Additionally, the game was designed around having a limited set of controls so it's easy to pick up and play with only one hand. All controls can be remapped to up to 3 different layouts that can be used at one time, and each button may have multiple functions according to the state of the game. It can be played either solely with a keyboard or a mouse, but if you want to use two hands and both at the same time that's fine. However, some interfaces are more intuitive to one input mechanic than the other.
The influence of JRPGs has become more apparent in later updates of the game, as there's been an increased focus on harvesting supplies and forming parties with other characters. As of December 25th, 2015 the game has featured a mechanic that allows you to add monsters to your party by trading with them. These party members all have their own play-style abilities randomly assigned to them, allowing you to explore dungeons with a different set of features than the character you made at the beginning of the game. On May 21, 2016, the party mechanic was expanded to allow hiring human mercenaries with their own leveling to form a persistent party. These members can also be sent out to gather items on their own in a micromanaging style of gameplay. While exploring dungeons you may only control one character at a time, while when in boss fights you can control your entire party in an order determined by the speed of the characters over time, equivalent to the Active-Time Battle System used frequently in Final Fantasy. Boss fights also implement additional mechanics such as a timing-based minigame for manual attacking in a manner much like what is found in Legend of Dragoon and are based on dice roll calculations, as influenced by Battle Hunter.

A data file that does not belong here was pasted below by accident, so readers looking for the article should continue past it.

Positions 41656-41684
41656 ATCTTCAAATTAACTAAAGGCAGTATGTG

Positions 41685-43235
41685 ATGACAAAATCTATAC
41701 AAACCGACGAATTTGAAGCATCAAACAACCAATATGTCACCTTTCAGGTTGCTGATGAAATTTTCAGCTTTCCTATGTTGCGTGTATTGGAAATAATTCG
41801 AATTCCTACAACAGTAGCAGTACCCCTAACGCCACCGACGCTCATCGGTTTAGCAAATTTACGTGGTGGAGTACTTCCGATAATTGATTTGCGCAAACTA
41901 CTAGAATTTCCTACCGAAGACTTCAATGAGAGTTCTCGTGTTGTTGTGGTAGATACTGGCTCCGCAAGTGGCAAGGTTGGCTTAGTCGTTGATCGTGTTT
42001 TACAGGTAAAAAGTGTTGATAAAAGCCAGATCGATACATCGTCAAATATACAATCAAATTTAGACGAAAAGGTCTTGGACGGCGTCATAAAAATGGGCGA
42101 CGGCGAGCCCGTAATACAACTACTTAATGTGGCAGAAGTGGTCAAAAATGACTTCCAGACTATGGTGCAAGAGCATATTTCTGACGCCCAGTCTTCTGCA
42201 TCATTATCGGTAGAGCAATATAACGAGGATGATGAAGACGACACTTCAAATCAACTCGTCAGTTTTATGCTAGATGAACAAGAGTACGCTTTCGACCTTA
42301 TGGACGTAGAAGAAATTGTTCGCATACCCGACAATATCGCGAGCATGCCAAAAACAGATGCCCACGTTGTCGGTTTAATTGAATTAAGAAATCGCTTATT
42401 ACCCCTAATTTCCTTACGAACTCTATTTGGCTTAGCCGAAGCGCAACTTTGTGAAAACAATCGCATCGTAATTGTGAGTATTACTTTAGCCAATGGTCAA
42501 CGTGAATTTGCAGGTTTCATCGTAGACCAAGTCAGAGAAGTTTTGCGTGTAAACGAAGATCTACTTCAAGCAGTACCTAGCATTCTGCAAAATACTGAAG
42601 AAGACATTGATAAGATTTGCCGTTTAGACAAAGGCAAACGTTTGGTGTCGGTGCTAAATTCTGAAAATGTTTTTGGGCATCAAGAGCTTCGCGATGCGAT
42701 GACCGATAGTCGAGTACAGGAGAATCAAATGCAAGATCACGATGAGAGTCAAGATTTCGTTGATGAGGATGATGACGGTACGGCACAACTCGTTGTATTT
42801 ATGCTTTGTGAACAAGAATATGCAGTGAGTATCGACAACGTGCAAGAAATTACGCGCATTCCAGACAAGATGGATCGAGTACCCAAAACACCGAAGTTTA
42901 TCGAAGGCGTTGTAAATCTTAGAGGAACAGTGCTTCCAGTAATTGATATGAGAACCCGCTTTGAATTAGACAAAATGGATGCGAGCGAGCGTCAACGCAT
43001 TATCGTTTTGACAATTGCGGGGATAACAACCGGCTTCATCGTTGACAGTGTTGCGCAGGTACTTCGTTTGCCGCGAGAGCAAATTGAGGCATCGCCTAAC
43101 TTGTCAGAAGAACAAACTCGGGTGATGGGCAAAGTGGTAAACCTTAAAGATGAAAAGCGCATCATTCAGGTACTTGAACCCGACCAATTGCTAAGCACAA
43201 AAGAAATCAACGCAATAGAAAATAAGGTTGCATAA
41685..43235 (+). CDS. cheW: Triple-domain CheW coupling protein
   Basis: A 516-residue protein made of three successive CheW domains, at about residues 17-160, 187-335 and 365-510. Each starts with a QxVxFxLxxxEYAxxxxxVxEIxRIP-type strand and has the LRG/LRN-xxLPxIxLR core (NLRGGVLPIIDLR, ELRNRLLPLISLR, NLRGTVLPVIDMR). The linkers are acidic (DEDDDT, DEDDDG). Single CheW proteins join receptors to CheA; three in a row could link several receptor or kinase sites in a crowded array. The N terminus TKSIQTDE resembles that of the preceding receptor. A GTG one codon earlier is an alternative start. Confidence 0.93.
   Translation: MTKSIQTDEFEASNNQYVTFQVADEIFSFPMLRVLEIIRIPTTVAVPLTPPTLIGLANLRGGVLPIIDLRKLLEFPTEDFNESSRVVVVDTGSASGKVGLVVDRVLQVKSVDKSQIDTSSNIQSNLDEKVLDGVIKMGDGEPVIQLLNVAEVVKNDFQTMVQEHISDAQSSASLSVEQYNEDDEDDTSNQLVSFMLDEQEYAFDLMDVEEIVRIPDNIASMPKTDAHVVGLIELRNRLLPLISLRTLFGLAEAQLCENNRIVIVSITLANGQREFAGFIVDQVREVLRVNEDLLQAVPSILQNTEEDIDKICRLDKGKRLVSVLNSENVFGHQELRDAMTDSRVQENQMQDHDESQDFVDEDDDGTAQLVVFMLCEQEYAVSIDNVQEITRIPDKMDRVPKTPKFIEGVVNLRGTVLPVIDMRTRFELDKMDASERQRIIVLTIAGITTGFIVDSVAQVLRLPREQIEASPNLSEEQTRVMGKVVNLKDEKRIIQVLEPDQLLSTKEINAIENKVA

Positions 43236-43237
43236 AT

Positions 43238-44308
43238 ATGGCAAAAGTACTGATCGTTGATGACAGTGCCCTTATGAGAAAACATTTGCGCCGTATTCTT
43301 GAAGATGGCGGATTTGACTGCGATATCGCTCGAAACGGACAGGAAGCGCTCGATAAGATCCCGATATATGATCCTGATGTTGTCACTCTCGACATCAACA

The July 23, 2016 update expands upon the game world mechanics by adding in a Lunar calendar and seasons. The developer has stated that he has plans to implement a farming system that utilizes the seasonal calendar, but until then it serves no purpose. The Lunar calendar provides a predictable scaling difficulty over time in-game, as the closer to a full moon the calendar says it is, the stronger the enemies in dungeons will be. Additionally, the update added temporary leveling within dungeon contexts, allowing your main character and party members to level up traditionally with XP instead of relying entirely on item sacrificing. The levels gained in a dungeon, however, revert as soon as you leave the dungeon, making it still important to train the main character's base stats, especially if you want to focus on a specific stat build.
The game is capable of connecting to a hosted server that can deal up a randomly generated seed that's created at midnight every day. Everyone who pulls down the seed will end up playing the same dungeon layout by nature of the random generator, providing a shared community experience that users may participate in. While a continuous connection is not required while playing the dungeon, as the connection is closed as soon as the dungeon is downloaded, it's recommended to maintain a internet connection for a more immersive experience. When changing floors, additional calls will be made to the daily dungeon server to fetch information about who died on the floor and to what. Of course that means upon dying a connection is also made if possible. Tombstones will be placed accordingly, allowing the player to mouse over them to see associated information. If playing the steam version of the game, the user's profile name will be reported to the server when they die.